Returning for new seasons are CANADA’S SMARTEST PERSON (season 3); DRAGONS’ DEN (season 11); EXHIBITIONISTS (season 2); HEARTLAND (season 10); HELLO GOODBYE (season 2); MR. D (season 6); MURDOCH MYSTERIES (season 10); RICK MERCER REPORT (season 14); THE ROMEO SECTION (season 2); THIS HOUR HAS 22 MINUTES (season 24); and THIS LIFE (season 2). Also returning are acclaimed news and investigative programs MARKETPLACE (season 44) and the fifth estate (season 42); thought-provoking documentary series FIRSTHAND (season 2); David Suzuki’s THE NATURE OF THINGS (season 56); and weekly CBC Sports series ROAD TO THE OLYMPIC GAMES.  THE MOBLEES (season 2) and BIG BLOCK SINGSONG (season 3) return for new seasons on Kids’ CBC.

The complete CBC fall premiere schedule is as follows:

7:45 a.m. (8:15 NT) — The Moblees

8 a.m. (8:30 NT) — Dot. *NEW SERIES*

8:23 a.m. (8:53 NT) — Big Block Singsong

9 a.m. (9:30 NT) — Snapshots *NEW SERIES*

4:30 p.m. (5:00 NT) – Exhibitionists

7 p.m. (7:30 NT) — Heartland

8 p.m. (8:30 NT) — This is High School *NEW SERIES*

9 p.m. (9:30 NT) — This Life

2 p.m. (2:30 NT) — The Goods *NEW SERIES*

8 p.m. (8:30 NT) — Rick Mercer Report

8:30 p.m. (9 NT) — This Hour Has 22 Minutes

9 p.m. (9:30 NT) — Kim’s Convenience *NEW SERIES*

8 p.m. (8:30 NT) — Dragons’ Den

9 p.m. (9:30 NT) — The Romeo Section

8 p.m. (8:30 NT) — The Nature of Things: “Pompeii’s People”

9 p.m. (9:30 NT) — Firsthand: “Road to Mercy”

8 p.m. (8:30 NT) — Murdoch Mysteries

9 p.m. (9:30 NT) — Shoot the Messenger *NEW SERIES*

9:30 p.m. (10 NT) — Mr. D

8 p.m. (8:30 NT) — Marketplace

8:30 p.m. (9 NT) — Hello Goodbye

9 p.m. (9:30 NT) — the fifth estate

4 p.m. ET (1 pm PT) — Road to the Olympic Games

8 p.m. (8:30 NT) — Canada’s Smartest Person


The Nature of Things delves into the cost of keeping our pets healthy

How far would you go—and how much would you spend—to ensure the health and welfare of your pet? Speaking from experience, a lot. Our previous cat, Scout, was a mixture of Maine coon and other breeds and needed costly surgery to repair a wonky left hip. Six months later, we paid to have the right side fixed. Later in life, Scout needed daily injections to combat diabetes and when he passed away we paid to have him cremated and his ashes put into an urn. I don’t know how much we spent on his health from birth to death, but it wasn’t cheap. The thing is, mine is a common story.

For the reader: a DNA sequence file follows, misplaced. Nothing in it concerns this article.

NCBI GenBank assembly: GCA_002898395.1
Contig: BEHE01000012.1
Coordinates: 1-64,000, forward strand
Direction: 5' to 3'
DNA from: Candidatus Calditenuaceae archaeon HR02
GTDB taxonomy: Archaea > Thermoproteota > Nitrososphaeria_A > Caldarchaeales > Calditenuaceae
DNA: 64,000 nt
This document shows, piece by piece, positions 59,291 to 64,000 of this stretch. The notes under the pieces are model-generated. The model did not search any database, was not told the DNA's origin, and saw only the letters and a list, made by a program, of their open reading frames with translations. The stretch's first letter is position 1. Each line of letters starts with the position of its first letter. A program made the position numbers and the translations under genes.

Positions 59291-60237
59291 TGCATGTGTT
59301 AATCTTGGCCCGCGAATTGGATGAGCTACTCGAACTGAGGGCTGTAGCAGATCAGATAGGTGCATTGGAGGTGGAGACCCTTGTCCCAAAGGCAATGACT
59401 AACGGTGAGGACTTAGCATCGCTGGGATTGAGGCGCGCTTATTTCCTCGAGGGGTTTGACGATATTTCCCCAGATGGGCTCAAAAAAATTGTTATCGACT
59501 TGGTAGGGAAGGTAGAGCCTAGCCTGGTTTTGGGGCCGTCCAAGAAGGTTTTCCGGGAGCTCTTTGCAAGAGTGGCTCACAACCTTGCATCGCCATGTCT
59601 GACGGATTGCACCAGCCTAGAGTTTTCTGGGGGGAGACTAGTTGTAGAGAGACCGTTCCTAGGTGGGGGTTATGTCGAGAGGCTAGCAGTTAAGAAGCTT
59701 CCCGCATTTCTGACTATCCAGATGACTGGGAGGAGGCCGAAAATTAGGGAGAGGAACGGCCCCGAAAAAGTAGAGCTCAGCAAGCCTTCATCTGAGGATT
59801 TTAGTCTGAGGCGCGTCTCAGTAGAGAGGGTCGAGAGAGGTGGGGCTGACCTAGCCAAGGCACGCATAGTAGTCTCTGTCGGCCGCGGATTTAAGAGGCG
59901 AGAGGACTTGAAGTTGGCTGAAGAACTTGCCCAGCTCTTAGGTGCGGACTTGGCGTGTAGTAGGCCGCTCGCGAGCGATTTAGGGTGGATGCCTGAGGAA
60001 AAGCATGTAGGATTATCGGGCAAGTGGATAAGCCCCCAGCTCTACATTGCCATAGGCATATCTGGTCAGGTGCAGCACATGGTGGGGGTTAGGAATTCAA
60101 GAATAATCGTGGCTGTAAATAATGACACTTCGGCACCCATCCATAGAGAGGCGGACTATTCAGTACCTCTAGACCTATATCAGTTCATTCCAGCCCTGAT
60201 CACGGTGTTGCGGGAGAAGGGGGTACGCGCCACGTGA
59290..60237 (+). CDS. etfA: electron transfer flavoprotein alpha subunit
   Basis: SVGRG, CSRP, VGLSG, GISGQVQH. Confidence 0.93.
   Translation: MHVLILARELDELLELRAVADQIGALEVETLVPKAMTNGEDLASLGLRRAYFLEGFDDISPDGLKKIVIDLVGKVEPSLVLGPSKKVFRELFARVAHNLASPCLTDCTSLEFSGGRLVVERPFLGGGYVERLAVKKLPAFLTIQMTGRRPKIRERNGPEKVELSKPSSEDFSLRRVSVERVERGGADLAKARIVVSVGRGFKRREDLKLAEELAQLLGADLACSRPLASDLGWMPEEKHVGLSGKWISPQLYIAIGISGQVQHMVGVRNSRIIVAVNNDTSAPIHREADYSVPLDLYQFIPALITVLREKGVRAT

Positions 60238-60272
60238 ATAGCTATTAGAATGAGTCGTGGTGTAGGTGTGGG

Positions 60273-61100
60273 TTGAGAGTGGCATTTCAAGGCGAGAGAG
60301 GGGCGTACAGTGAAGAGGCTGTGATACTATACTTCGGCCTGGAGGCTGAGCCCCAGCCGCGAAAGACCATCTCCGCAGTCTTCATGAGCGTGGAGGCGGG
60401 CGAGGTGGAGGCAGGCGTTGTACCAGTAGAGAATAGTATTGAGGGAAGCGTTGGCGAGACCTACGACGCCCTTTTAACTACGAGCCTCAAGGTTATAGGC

Thursday’s instalment of The Nature of Things, “Pets, Vets & Debts,” explores the billion-dollar industry behind keeping our furry companions healthy. First, a few stunning stats: more than half of Canadian households own a pet. That means six million dogs and eight million cats. In the United States, more homes have cats and dogs than children. And, like their human owners, pets suffer from the same ailments as we do, including top killers cancer and kidney failure for felines and congenital issues, cancer and trauma in canines.

Cameras follow veterinarians and their staff into the high-tech Toronto Veterinary Hospital, speak to owners about how far they’ll go for their animal friends and those who view our beast besties as simply animals we shouldn’t become emotionally attached to. Seeing doctors quickly assess the health of Dexter the 12-year-old golden retriever is impressive, but it’s hard to watch the owners’ process the information and make a hard decision about the dog’s future. As his owners, Jonathan and Melissa state, Dexter is like their first child, a constant companion through the years.

On a more positive note, it’s simply amazing to see what’s being manufactured to help pets lead better lives. Take the case of Oliver, a dog born without front legs. Though he’s doing just fine, Oliver’s owner wanted to improve his life, so she had prosthetic front legs made for him by Derrick Campana of Animal Ortho Care. Oliver was a little reluctant—and shaky—at first, but was soon bounding around on the ingenious apparatus.

Canadians spend over $2 billion on vet bills. Is it worth it? Are we caring too much about our pets? Tune in to “Pets, Vets & Debts” and let me know what you think in the comments below or via @tv_eh on Twitter.

The Nature of Things airs Thursdays at 8 p.m. on CBC.


The Nature of Things celebrates David Suzuki’s 80th birthday

I can’t believe it’s been over five years since I spoke to David Suzuki. Back in 2010, we chatted about Force of Nature, Sturla Gunnarson’s documentary about the things that shaped Suzuki’s career. Force of Nature marked the longtime Nature of Things host’s 75th birthday; now here we are ringing in Suzuki’s 80th on March 24 with another peek behind the curtain at his life.

Co-written and directed by Daniel and Donna Zuckerbrot of Reel Times Images, “Suzuki @ 80″—airing Thursday during The Nature of Things—not only spotlights the man and his exploits but talks to those who know him intimately.

Rather than re-trace old ground covered in Force of Nature—Suzuki’s childhood, education and lab work—”Suzuki @ 80″ spends the bulk of its time aiming the lens at his family, including daughters Sarika, Severn, Tamiko, Laura, son Troy and wife Tara, who discuss how he inspired them and also poke fun at the man also known as “Suzuk.” There’s a sweet story about how Suzuki spotted Tara in a packed university hall, were married soon after and are celebrating 42 years together. You can’t help but smile watching Suzuki gamely following his pint-sized grandkids along the B.C. shoreline, picking up shells and inspecting small, scuttling crabs. He’s like the cool uncle (or grandfather) you can’t wait to visit because he’s smart, funny and cool.

But the man who has morphed from scientist to geneticist, TV host, author and environmentalist isn’t perfect. One old colleague discusses Suzuki’s strong personality, and his daughter bemoans the fact a 2/3-full coffee cup set down for a moment will be scooped up and cleaned.

It’s ironic that, at one point during the broadcast, Suzuki states memories are his most treasured possession. As viewers, we have decades of them thanks to Suzuki and The Nature of Things.

The Nature of Things airs Thursdays at 8 p.m. on CBC.

Help celebrate Suzuki’s birthday by tweeting well-wishes with the tag #SuzukiAt80 on Twitter.